CF Foundation President and Chief Executive Officer Robert J. Beall, Ph.D., testifies before the Small Business Committee of the U.S. House of Representatives in support of federal grants for small biotech companies, including many of the Foundation's collaborators.
The CF Foundation's work to promote key CF issues on Capitol Hill has spurred several important resolutions this year. In January, as part of the Foundation's ongoing commitment to advancing critical CF research, President and CEO Robert J. Beall, Ph.D. testified before the Small Business Committee of the U.S. House of Representatives in support of the Small Business Innovation Research (SBIR) program. SBIR provides federal grants to small biotech companies, including many of the Foundation's collaborators. For small biotech companies, the program's funds are particularly important to support early stage drug discovery research, which is often the most difficult to fund.
Reinforcing Beall's message to Congress to advance CF research, a group of 41 volunteer advocates from 20 different states across the country met with their elected officials at the annual March on the Hill in March. Led by National Advocacy Chairs, Margarete and Marc Cassalina, advocates discussed issues of importance to the CF community with 65 members of Congress and their staff.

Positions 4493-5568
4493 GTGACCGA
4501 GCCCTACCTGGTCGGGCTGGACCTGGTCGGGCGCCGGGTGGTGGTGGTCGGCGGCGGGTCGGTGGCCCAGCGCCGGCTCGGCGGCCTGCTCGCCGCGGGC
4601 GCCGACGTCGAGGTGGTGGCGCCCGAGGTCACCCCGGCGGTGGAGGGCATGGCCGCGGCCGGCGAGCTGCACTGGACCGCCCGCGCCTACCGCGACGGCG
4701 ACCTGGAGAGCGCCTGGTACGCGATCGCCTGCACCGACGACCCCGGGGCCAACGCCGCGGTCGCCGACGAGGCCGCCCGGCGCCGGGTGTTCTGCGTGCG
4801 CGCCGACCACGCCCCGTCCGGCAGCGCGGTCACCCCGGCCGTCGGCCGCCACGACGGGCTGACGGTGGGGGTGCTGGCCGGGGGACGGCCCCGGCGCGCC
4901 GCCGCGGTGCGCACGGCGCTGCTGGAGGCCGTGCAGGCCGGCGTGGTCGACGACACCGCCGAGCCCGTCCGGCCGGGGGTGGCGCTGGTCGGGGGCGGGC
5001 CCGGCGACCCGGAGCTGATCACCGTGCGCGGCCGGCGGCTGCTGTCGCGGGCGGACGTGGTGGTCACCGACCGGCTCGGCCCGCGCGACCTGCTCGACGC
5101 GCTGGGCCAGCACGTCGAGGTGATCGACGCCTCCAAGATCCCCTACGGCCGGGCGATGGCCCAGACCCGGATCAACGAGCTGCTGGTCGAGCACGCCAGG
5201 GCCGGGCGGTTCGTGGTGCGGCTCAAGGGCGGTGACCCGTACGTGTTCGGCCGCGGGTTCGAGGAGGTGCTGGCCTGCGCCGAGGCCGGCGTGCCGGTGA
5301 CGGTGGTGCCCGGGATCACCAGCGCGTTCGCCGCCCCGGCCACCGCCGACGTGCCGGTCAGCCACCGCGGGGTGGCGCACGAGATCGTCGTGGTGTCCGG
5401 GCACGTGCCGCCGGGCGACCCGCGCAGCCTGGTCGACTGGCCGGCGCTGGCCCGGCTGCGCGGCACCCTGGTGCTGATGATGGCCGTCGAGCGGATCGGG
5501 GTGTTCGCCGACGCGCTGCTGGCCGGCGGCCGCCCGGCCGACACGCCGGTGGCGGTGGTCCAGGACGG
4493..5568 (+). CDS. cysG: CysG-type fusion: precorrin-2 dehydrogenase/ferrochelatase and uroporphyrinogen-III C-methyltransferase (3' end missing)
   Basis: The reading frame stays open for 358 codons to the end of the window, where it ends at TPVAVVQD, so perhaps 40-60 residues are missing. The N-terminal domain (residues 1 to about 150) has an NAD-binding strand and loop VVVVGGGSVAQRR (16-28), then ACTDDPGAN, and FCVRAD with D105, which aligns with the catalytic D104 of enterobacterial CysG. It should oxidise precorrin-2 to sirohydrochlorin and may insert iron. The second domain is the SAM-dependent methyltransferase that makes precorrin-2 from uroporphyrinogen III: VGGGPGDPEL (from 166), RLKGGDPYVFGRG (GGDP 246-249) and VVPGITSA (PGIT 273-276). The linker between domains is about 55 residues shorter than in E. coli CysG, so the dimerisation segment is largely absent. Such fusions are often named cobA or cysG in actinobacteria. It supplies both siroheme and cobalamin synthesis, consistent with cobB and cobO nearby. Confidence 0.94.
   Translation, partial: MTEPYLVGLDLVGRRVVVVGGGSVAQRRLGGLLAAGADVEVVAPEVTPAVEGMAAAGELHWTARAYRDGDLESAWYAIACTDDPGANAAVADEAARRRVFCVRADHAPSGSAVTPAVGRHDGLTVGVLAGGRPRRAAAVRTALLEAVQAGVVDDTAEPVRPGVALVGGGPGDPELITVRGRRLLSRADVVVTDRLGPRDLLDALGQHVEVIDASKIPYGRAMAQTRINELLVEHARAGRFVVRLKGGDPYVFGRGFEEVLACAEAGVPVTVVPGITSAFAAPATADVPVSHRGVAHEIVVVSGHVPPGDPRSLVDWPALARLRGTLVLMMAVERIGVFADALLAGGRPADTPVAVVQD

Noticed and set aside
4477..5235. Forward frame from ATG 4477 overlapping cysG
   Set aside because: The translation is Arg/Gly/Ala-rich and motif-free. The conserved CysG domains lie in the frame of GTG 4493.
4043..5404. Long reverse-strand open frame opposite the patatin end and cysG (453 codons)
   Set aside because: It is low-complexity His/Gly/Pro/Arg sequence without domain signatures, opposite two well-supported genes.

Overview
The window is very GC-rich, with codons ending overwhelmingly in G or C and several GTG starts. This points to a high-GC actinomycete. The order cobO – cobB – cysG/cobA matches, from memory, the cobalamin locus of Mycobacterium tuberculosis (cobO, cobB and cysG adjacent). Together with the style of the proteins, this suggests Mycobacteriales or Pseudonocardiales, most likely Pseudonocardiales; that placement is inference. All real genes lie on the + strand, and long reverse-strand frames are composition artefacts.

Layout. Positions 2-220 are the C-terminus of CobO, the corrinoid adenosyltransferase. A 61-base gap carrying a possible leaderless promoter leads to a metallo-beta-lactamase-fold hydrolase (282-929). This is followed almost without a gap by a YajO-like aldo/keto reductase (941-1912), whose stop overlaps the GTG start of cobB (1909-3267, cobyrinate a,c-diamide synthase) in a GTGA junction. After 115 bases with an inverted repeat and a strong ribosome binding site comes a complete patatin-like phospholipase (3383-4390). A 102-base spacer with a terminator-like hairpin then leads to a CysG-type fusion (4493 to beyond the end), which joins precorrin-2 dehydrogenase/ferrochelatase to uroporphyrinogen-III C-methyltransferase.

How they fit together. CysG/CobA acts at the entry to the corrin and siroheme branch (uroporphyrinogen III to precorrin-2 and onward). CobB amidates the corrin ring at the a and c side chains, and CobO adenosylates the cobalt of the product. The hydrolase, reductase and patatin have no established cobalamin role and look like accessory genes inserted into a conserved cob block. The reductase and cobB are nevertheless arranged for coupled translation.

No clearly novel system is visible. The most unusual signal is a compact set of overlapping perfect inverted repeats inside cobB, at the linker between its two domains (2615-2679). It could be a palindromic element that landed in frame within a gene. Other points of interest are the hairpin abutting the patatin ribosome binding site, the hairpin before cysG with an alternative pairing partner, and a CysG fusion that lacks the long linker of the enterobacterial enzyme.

Thanks to their efforts and in response to Beall's testimony, the U.S. House of Representatives passed legislation to authorize the SBIR program in April, and included a provision requiring that special attention be given to research for rare diseases such as CF when SBIR grants are awarded. "We congratulate members of the House for recognizing the importance of funding for rare disease research and how critical these dollars are for cystic fibrosis and other illnesses," said Beall.
Foundation volunteers also played an important role in promoting a second resolution, designating May as National Cystic Fibrosis Awareness Month, which passed in the U.S. Senate in April. Compelled by the visits, letters and phone calls of volunteers and the Foundation's success in combating the disease, many members of the Congressional Cystic Fibrosis Caucus signed onto the Congressional Cystic Fibrosis Awareness Resolution. The resolution still must pass in the U.S. House of Representatives before it may be enacted.
"The chance to tell my Congressman or Senators what they can do for CF is empowering," said David George, from Rochester, N.Y., whose child has CF and who attended the March on the Hill. "We all know that our elected officials represent us, but it's up to us to let them know how they can help. I hope everyone in the CF community will add advocacy to the list of things they need to do to find a cure for CF."
Learn more about how you can be a voice for CF by visiting cff.org/GetInvolved/Advocate/ and sign up to receive the Foundation's advocacy newsletter.